left none. My wife and I stopped brooding,
and my right hand opened with me staring
into the empty palm, long having, if I ever
knew, forgotten when and how the reins
slipped free. I love equestrians,
but I let go the reins, unlike my heroes,
lacking their authority, and wishing now
to lack my lack as well. An unimaginable horse
is rippling at a gallop far away, unshod,
with hoofbeats as impermanent as stars.

To share the poem-a-day experience with friends, pass along this link »

I love this idea for generating poems.

Mar 17, 2014 11:57am
The awareness of not having accomplished anything, and not expecting to accomplish anything in the future, is not so terrible because Tolstoy makes up for all of us. - Anton Chekhov (via blog-cdaleyoung)

Love this.

Mar 13, 2014 4:01pm
Mar 8, 2014 1:19pm

Failing and Flying


Everyone forgets that Icarus also flew.
It’s the same when love comes to an end,
or the marriage fails and people say
they knew it was a mistake, that everybody
said it would never work. That she was
old enough to know better. But anything
worth doing is worth doing badly.
Like being there by that summer ocean
on the other side of the island while
love was fading out of her, the stars
burning so extravagantly those nights that
anyone could tell you they would never last.
Every morning she was asleep in my bed
like a visitation, the gentleness in her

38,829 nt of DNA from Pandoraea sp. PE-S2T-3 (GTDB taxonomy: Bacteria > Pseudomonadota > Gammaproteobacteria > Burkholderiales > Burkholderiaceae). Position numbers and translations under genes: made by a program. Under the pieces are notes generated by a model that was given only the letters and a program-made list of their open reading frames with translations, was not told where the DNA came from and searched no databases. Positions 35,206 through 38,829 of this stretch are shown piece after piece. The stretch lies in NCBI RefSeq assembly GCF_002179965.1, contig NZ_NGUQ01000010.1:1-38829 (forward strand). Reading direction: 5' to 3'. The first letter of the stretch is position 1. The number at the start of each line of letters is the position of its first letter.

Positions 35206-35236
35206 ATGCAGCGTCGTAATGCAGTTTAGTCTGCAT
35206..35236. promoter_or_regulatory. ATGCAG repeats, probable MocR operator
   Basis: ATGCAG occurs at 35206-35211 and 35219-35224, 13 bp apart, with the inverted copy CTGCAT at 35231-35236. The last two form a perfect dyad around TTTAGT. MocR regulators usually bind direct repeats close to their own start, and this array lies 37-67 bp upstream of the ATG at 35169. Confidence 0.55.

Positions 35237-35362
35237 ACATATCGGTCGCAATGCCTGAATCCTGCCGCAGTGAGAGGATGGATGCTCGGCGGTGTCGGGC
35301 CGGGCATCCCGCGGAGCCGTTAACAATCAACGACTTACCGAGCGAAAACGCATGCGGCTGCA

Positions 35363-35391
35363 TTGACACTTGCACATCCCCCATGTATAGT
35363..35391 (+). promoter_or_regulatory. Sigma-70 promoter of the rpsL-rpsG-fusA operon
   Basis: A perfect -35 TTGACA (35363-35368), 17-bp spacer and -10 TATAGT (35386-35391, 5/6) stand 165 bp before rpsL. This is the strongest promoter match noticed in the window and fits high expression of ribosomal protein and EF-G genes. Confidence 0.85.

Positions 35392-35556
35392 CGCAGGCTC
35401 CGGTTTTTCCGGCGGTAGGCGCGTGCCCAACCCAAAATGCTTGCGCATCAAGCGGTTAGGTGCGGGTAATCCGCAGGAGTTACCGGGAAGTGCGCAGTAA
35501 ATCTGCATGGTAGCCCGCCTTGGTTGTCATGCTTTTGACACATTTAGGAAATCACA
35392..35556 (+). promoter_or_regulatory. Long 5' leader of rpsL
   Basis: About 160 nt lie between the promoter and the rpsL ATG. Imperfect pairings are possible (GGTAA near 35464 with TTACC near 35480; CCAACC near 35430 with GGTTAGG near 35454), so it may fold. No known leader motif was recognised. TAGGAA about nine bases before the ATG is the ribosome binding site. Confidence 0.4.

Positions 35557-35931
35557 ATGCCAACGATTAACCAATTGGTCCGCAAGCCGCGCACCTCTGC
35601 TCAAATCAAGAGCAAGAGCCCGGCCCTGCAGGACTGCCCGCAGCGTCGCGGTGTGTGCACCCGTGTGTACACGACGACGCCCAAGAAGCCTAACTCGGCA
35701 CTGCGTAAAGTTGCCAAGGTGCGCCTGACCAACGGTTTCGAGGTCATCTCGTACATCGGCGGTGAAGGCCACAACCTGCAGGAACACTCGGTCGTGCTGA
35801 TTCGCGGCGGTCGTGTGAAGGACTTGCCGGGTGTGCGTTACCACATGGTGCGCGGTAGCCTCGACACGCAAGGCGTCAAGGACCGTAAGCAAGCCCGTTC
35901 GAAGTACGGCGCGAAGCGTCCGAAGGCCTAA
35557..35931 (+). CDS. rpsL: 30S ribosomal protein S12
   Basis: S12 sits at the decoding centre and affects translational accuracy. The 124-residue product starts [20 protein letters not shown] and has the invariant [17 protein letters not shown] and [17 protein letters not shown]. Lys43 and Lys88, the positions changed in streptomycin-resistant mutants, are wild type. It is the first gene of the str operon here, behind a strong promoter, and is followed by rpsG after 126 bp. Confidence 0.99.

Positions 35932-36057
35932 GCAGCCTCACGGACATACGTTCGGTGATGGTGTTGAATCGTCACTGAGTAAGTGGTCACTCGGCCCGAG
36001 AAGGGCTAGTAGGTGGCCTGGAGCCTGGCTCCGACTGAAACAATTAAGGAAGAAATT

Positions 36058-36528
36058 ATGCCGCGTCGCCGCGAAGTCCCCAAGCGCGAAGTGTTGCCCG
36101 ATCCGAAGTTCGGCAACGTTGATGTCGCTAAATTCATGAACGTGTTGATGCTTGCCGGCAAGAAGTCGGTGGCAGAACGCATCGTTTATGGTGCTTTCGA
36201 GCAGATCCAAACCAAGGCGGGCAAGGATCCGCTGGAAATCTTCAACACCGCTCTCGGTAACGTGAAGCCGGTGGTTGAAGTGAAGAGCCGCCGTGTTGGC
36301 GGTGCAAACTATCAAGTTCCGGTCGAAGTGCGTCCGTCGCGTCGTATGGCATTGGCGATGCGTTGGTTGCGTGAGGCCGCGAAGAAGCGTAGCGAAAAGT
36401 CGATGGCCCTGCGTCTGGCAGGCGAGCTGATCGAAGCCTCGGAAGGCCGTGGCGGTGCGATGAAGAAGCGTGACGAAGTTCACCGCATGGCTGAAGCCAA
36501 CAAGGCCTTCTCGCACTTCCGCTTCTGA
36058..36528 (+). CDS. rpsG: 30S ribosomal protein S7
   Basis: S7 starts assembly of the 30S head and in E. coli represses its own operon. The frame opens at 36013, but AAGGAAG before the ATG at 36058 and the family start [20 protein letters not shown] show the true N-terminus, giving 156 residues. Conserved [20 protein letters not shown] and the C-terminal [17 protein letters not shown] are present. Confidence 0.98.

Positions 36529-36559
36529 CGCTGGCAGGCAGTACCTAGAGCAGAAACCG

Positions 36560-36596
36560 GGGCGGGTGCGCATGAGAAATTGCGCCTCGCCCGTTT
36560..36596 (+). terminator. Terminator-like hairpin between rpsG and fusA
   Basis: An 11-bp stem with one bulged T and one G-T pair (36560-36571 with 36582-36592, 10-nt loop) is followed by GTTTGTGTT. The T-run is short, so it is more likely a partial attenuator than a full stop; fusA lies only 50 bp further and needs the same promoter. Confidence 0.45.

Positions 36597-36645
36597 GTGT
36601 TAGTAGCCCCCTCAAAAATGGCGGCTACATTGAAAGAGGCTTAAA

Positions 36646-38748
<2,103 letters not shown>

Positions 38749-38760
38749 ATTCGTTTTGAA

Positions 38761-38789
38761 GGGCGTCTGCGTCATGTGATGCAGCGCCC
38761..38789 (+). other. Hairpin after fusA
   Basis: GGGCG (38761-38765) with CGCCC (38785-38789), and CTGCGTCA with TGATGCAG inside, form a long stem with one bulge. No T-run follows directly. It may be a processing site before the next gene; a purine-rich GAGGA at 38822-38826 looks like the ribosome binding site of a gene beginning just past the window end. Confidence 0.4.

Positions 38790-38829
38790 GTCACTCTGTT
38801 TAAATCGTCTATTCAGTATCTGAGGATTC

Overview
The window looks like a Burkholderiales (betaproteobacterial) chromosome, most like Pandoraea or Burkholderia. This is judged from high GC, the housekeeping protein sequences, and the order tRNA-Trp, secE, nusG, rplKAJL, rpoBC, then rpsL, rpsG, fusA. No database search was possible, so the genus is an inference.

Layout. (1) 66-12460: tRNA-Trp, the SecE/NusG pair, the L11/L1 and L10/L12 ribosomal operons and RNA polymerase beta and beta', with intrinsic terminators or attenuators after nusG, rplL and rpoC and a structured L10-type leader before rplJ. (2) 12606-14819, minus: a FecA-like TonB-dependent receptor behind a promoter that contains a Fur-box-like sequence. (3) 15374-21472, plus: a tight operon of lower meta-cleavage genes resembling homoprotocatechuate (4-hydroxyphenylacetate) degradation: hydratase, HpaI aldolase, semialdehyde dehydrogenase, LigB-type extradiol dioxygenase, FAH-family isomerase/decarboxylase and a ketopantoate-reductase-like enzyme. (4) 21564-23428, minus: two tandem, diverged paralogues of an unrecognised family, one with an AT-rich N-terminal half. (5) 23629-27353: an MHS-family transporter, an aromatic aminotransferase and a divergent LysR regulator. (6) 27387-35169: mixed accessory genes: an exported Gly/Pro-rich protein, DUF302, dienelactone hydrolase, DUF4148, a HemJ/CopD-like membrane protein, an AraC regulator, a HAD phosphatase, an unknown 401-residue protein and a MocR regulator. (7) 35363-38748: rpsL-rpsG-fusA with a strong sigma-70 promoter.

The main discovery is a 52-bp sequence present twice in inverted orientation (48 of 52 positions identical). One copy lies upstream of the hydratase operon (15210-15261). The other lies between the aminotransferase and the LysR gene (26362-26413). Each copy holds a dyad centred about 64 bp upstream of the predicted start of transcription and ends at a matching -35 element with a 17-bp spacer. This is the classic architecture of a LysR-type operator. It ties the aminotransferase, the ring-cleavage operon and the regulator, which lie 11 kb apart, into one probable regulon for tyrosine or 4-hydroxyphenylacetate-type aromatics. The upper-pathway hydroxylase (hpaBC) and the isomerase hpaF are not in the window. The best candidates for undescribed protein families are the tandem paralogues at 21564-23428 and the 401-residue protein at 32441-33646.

like antelope standing in the dawn mist.
Each afternoon I watched her coming back
through the hot stony field after swimming,
the sea light behind her and the huge sky
on the other side of that. Listened to her
while we ate lunch. How can they say
the marriage failed? Like the people who
came back from Provence (when it was Provence)
and said it was pretty but the food was greasy.
I believe Icarus was not failing as he fell,
but just coming to the end of his triumph.

—Jack Gilbert

Dec 16, 2013 5:20pm

Green Apples

In August we carried the old horsehair mattress
To the back porch
And slept with our children in a row.
The wind came up the mountain into the orchard
Telling me something;
Saying something urgent.
I was happy.
The green apples fell on the sloping roof
And rattled down.
The wind was shaking me all night long;
Shaking me in my sleep
Like a definition of love,
Saying, this is the moment,
Here, now.

Dec 7, 2013 9:54pm
Nov 12, 2013 12:06pm

"Nowadays because people are concerned with gorgeous appearances and their hearts admire ostentation, insipid poems, short-lived poems have appeared. Poetry has become a sunken log submerged unknown to others in the homes of lovers. Poems are not things to bring out in public places as openly as the opening blossoms of the pampas grass. Japanese poetry ought not to be thus."

—Ki no Tsurayuki, ca. 905

Nov 4, 2013 5:28pm
In three words I can sum up everything I’ve learned about life: it goes on. - Robert Frost
Oct 30, 2013 9:00pm
When I had no roof I made
audacity my roof. - "Samurai Song" by Robert Pinsky
Oct 30, 2013 9:59am